Just Like In The Movies, They Elude Cops At Moment's Notice

NEW YORK (CBS 2) — Screeching and speeding is out of control in one Queens neighborhood and residents are desperate and demanding action.

Street racers are keeping homeowners up through all hours of the night and police crackdowns haven’t worked to curb this racing nightmare, reports CBS 2’s Derricke Dennis.

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It’s been going on for years – street racing in Maspeth. CBS 2 has obtained videos of the illegal activity from as far back as 1995 and still today the racing is just as bad.

“I swear don’t these guys, didn’t they ever have a mother?” Maspeth resident Deann Roth told Dennis.

Roth lives on Maurice Street in Maspeth, but it might as well as be a drag strip. Her home is surrounded by “for sale” signs from other homeowners said to be desperate to get out.

“Every Friday, Saturday, I can’t sleep, windows are closed. You still can hear them. It’s crazy,” resident Elaine Figueroa said.

“Revving engines, motorcycles, you can imagine the people, music playing, and this is like 1:30–2 in the morning,” resident Felix Rivera added.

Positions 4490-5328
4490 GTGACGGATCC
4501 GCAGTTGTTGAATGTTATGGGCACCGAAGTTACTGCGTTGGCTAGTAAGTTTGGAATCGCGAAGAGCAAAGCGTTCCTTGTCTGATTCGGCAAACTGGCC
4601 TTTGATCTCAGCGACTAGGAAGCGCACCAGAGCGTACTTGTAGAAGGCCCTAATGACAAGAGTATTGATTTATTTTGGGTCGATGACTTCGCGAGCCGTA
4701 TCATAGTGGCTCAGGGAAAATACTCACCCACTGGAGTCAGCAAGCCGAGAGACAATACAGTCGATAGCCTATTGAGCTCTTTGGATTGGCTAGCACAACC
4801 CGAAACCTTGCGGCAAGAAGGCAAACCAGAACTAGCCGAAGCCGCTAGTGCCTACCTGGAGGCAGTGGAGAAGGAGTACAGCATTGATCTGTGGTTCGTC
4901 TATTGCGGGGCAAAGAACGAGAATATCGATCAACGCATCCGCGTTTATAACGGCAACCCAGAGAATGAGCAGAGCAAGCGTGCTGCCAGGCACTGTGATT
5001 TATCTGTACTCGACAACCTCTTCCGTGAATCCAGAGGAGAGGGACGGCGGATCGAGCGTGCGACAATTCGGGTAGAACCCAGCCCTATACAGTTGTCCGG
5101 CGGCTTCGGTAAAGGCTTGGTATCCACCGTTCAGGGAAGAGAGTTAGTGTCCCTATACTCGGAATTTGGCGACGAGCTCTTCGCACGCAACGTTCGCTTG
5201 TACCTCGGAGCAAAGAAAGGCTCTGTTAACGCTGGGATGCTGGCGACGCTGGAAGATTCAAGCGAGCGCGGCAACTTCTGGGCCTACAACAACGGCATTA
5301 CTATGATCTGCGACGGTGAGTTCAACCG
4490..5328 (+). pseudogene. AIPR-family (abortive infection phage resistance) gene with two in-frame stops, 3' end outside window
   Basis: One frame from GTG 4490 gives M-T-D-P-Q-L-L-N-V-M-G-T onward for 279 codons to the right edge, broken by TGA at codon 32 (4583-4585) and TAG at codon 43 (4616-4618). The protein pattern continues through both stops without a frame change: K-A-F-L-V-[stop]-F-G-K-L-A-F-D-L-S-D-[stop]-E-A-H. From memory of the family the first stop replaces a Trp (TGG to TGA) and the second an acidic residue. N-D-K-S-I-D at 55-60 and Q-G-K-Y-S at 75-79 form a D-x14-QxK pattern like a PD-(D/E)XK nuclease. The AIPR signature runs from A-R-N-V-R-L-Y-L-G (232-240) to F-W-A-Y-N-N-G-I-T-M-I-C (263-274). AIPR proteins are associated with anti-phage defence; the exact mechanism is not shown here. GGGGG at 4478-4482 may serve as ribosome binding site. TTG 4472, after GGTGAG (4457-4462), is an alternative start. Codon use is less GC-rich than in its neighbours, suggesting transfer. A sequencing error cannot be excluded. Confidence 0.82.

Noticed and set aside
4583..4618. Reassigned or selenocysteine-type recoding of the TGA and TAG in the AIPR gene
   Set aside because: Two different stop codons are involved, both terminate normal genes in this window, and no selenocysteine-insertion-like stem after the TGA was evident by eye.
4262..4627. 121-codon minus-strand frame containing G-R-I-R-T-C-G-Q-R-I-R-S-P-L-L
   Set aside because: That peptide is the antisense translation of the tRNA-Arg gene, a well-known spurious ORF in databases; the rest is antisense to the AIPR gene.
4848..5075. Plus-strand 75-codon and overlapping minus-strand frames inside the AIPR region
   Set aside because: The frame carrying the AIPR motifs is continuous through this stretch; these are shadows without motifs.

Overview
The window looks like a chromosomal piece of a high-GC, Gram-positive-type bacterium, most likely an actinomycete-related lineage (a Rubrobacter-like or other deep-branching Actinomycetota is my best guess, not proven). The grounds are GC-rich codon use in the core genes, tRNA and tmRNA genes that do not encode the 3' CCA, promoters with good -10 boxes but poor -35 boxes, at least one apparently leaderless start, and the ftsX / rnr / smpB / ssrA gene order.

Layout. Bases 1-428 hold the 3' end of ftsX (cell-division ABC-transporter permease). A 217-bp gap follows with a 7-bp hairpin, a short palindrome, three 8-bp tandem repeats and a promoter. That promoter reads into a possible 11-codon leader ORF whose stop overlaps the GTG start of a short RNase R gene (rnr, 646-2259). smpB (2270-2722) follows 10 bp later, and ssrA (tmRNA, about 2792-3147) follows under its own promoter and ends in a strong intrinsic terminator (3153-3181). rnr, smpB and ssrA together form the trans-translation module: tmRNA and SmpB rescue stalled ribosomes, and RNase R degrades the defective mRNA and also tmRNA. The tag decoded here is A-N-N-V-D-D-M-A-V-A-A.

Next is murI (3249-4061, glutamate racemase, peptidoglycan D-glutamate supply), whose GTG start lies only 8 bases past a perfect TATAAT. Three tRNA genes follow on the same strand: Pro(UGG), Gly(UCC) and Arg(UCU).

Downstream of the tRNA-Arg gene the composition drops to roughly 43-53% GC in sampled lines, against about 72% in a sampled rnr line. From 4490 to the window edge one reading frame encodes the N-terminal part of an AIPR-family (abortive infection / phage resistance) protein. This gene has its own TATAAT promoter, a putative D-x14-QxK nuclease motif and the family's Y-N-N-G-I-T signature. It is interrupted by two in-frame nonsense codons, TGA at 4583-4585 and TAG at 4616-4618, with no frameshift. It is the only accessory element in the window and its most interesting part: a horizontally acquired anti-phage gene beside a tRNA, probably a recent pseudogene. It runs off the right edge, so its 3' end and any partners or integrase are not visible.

Rivera’s house is just steps away from what he says is the starting line. The road — paved just weeks ago — leaves a perfect line in the tar. Add to that the fact that the street is a no-standing zone overnight, giving racers a clear shot up and down the street.

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They’re gone before the police even get there.

“They do come. They’ll break it up but they have people, spotters, all over the place so when they see the cops they hear them coming, they’ll just all scatter before they get here,” one person said.

“Drag racers are a pretty cunning lot. They do it at late hours,” NYPD Commissioner Ray Kelly said.

Kelly has acknowledged the problem, and admits crackdowns, like the one by the Queens district attorney in 2005, haven’t worked because the drag racers keep moving.

So what about this idea?

“I don’t know, put a camera up there or something where they can catch ‘em,” Roth said.

“I have to take a look at it,” Kelly responded. “We do use cameras for a variety of things, but we’ll look at it.”

It’s a promise from the commissioner for a neighborhood that’s losing homeowners as quickly as they come.

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“Uh, under a year, February makes a year, and I’m already thinking about moving,” Rivera said.